Do I understand the need or problem?
Do I understand the potential solution?
Do I understand how to apply that strategy?
What questions do I have for the experts? What might be the answers?
Who needs to hear this?
What do I do next?

SOURCE – Footnotes:
[1]  “The Obesity Code: Unlocking the Secrets of Weight Loss” by Dr. Jason Fung, Timothy Noakes. Page 229.

[2] Rate of diabetes in China “explosive,” 6 April 2016 World Health Organization (WHO) News release Beijing https://www.who.int/china/news/detail/06-04-2016-rate-of-diabetes-in-china-explosive-

[3] Is White Rice to Blame for Skyrocketing Type 2 Diabetes in China? By Julia Helms, March 28, 2016, https://www.forksoverknives.com/type-2-diabetes-tripled-china-obesity-not/#gs.yx1skq

RESOURCES

As China puts on weight, type-2 diabetes is soaring, https://www.economist.com/china/2019/12/12/as-china-puts-on-weight-type-2-diabetes-is-soaring

Diabetes in China: Epidemiology and Genetic Risk Factors and Their Clinical Utility in Personalized Medication by Cheng Hu and Weiping Jia, https://diabetes.diabetesjournals.org/content/67/1/3

” High prevalence of diabetes, prediabetes in China,” Science Daily, June 27, 2017, https://www.sciencedaily.com/releases/2017/06/170627134326.htm

White Rice Consumption Not Associated With Higher Risk Of Type-2 Diabetes: Study
A new study published in the European Journal of Nutrition has said that high consumption of rice is not associated with higher risks of Type-2 diabetes.
FoodNDTV Food DeskUpdated: December 14, 2018 02:41 pm IST, https://www.ndtv.com/food/white-rice-consumption-not-associated-with-higher-risk-of-type-2-diabetes-study-1962630
Quote: “Rice intake was not associated with higher T2D risk… although the precise risk estimate depended greatly on the substitute food.” The study also concluded that replacing one daily serving of rice with noodles, red meat and poultry was associated with high Type-2 diabetes risk. Whereas, replacement of rice with portion of white bread or wholemeal bread was linked to lower risk of Type-2 diabetes.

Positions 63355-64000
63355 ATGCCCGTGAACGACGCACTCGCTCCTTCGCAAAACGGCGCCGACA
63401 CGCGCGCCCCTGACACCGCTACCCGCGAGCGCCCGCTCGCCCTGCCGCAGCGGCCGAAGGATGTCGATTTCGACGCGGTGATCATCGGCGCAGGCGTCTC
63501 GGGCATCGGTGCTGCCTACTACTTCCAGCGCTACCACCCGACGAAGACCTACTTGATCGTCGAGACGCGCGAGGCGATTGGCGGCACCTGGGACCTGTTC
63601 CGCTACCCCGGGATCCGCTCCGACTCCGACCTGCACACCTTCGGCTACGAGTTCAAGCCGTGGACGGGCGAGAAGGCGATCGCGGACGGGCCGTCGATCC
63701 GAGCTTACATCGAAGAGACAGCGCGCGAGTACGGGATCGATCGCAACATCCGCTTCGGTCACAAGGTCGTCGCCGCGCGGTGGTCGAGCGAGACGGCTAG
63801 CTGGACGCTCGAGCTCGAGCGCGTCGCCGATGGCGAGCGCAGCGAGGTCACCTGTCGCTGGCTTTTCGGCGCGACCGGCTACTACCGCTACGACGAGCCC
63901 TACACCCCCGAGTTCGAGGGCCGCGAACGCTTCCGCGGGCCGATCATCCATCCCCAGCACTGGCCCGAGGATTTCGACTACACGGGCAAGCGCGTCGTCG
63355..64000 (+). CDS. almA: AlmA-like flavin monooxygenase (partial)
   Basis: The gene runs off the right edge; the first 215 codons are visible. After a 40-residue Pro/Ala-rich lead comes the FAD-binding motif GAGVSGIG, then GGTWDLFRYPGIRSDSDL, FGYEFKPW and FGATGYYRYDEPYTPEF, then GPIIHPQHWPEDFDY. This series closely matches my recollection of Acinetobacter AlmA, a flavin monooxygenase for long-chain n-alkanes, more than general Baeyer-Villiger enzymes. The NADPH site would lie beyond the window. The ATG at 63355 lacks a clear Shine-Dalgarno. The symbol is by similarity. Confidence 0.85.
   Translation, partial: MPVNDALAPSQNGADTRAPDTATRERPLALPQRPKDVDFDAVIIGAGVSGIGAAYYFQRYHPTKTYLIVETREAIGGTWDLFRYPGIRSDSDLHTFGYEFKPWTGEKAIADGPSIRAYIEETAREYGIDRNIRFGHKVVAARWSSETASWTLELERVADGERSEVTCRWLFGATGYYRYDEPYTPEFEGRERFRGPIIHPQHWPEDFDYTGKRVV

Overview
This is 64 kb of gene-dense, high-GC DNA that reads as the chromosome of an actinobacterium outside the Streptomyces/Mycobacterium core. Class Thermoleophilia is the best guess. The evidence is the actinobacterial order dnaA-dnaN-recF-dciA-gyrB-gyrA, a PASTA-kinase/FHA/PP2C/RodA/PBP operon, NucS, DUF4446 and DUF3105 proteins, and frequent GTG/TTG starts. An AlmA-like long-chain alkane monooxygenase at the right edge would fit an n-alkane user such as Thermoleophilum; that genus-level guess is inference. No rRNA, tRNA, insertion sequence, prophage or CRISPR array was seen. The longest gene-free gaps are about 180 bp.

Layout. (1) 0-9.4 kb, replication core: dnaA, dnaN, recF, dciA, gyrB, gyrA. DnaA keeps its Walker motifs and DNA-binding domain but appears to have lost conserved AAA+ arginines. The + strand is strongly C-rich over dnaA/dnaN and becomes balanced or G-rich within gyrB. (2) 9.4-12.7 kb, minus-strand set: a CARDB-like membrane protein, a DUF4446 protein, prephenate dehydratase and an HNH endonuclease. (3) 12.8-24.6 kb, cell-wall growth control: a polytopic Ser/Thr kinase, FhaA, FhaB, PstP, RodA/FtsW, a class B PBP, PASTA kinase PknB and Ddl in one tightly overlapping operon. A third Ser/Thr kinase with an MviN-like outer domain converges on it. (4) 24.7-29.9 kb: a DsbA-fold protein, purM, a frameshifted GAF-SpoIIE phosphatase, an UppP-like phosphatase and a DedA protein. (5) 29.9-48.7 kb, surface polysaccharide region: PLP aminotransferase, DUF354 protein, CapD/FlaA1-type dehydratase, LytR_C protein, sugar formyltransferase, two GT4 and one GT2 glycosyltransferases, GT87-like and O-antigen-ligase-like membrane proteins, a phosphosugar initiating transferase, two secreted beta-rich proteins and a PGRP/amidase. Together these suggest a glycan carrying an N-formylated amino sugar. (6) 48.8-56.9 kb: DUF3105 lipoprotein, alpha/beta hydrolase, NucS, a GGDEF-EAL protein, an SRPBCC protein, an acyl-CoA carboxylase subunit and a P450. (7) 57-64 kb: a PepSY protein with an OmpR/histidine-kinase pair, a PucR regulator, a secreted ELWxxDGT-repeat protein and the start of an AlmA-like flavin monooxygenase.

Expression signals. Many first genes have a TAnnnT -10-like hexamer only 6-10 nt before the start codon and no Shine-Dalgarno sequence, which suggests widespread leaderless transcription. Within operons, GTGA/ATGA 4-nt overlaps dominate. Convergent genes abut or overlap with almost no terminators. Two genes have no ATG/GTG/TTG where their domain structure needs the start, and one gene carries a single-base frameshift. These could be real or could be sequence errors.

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48 N+S STEP 2: REDUCE YOUR CONSUMPTION OF REFINED GRAINS

QUOTE from Dr Fung (emphasis mine): 

REFINED GRAINS SUCH as white flour stimulate insulin to a greater degree than virtually any other food. If you reduce your consumption of flour and refined grains, you will substantially improve your weight-loss potential. White flour, being nutritionally bankrupt, can be safely reduced or even eliminated from your diet. Enriched white flours have had all their nutrients stripped out during processing and later added back to retain a veneer of healthiness.” [1]

NOTE (my commentary)

t

REFINED GRAINS SUCH as white flour stimulate insulin to a greater degree than virtually any other food.

t

If you reduce your consumption of flour and refined grains, you will substantially improve your weight-loss potential.

t

STRATEGY:

DISCERNMENT QUESTIONS
What gets my attention?
Do I understand the need or problem?
Do I understand the potential solution?
Do I understand how to apply that strategy?
What questions do I have for the experts? What might be the answers?
Who needs to hear this?
What do I do next?

SOURCE – Footnotes:
[1]  “The Obesity Code: Unlocking the Secrets of Weight Loss” by Dr. Jason Fung, Timothy Noakes. Page 228.

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47 Permanent weight loss is actually a two-step process.

QUOTE from Dr Fung (emphasis mine):